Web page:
NATO Reports ‘Probable Data Breach’ to One of Its Websites

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The North Atlantic Treaty Organization (NATO) has just issued a short statement that reads as follows:

“Police dealing with digital crimes have notified NATO of a probable data breach from a NATO-related website operated by an external company. NATO’s e-Bookshop is a separate service for the public for the release of NATO information and does not contain any classified data. Access to the site has been blocked and subscribers have been notified.”

Earlier this month, hacker collective “Anonymous” issued a warning to NATO foreshadowing retaliation for a report that NATO had released in May that we reported “warned about the rising tide of politically-motivated cyberattacks, singling out Anonymous as the most sophisticated and high-profile of the known hacktivist groups.”

Anonymous’ response, in part, read, “This is no longer your world. It is our world – the people’s world.”

(MORE: ‘Anonymous’ Warns NATO: ‘This Is No Longer Your World’)

It’s unclear whether Anonymous is behind this attack against NATO’s e-Bookshop—to be honest, it sounds a little too “easy” to be an Anonymous job—but Anonymous and another big-name group making headlines nowadays, LulzSec, have joined forces to launch what they’re calling “Operation Anti-Security”—an operation that, in LulzSec’s own words, encourages “any vessel, large or small, to open fire on any government or agency that crosses their path.”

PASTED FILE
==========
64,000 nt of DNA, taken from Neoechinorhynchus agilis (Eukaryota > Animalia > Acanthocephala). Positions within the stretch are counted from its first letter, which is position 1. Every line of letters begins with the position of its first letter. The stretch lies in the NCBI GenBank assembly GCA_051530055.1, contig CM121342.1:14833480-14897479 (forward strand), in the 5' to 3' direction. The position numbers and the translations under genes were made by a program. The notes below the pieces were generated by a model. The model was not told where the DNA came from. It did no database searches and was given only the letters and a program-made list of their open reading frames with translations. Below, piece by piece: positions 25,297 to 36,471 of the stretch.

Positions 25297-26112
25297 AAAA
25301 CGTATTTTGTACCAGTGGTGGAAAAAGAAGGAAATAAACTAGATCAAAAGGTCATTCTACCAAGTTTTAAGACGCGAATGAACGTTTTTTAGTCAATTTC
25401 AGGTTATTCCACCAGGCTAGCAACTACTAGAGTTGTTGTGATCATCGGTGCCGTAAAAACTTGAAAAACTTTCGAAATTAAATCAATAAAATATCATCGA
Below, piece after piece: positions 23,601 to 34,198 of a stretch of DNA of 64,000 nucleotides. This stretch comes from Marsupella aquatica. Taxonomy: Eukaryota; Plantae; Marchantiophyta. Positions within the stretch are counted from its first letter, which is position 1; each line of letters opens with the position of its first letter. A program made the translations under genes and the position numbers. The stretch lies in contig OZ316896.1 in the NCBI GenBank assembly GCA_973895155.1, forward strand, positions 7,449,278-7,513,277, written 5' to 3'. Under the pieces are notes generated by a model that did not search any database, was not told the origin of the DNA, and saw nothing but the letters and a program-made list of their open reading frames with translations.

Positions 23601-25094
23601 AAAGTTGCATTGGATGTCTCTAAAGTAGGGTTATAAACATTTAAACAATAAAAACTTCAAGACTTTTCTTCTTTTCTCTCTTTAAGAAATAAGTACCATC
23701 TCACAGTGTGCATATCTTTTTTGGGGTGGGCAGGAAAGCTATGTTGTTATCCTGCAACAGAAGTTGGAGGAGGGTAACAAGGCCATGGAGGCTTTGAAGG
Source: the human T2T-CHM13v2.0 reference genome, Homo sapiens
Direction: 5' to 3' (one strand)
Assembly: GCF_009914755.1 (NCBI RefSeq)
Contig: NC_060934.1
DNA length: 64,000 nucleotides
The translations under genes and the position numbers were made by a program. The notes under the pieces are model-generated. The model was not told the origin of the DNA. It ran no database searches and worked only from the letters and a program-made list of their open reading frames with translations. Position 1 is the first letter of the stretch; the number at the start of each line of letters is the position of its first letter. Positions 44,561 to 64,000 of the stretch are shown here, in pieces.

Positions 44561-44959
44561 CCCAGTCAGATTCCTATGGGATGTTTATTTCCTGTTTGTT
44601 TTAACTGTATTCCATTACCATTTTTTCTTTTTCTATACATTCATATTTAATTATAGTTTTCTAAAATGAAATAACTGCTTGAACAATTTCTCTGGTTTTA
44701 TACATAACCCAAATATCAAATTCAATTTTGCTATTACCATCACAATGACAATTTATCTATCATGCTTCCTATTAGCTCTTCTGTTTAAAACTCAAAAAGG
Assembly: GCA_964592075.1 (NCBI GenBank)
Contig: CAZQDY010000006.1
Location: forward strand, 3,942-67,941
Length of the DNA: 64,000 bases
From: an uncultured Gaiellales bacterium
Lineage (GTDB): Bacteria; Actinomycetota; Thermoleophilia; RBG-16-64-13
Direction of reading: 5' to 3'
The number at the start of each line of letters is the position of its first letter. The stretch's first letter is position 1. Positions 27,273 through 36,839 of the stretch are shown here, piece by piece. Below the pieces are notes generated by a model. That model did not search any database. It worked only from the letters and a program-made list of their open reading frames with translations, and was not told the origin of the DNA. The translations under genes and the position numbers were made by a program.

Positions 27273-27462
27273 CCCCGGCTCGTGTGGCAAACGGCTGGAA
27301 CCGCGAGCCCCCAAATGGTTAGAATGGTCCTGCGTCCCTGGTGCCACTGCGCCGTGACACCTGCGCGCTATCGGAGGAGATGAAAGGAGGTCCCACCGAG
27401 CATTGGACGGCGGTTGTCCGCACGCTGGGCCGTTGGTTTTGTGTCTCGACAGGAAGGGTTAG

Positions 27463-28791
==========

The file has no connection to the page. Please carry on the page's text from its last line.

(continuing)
The document continues, “Top priority is to steal and leak any classified government information, including email spools and documentation. Prime targets are banks and other high-ranking establishments.”

In the same statement revealing that its e-Bookshop had been compromised, NATO revealed that it formulated a “cyber defence action plan” earlier this month, which it says is already in motion:

“NATO’s Strategic Concept, approved last November, identifies cyber defence as one of the critical capabilities which the Alliance should develop to prevent, detect, defend against and recover from cyber-attacks. To deal with this growing threat, NATO defence ministers agreed this month on a cyber defence action plan. This action plan is already being implemented.”

Both Anonymous’ and LulzSec’s Twitter feeds have been relatively quiet as of late, though LulzSec claims it’s “hoping to have Operation Anti-Security Payload #1 ready by Friday”—meaning tomorrow. It’s believed to be a large data dump of sensitive information culled from targets of recent attacks.

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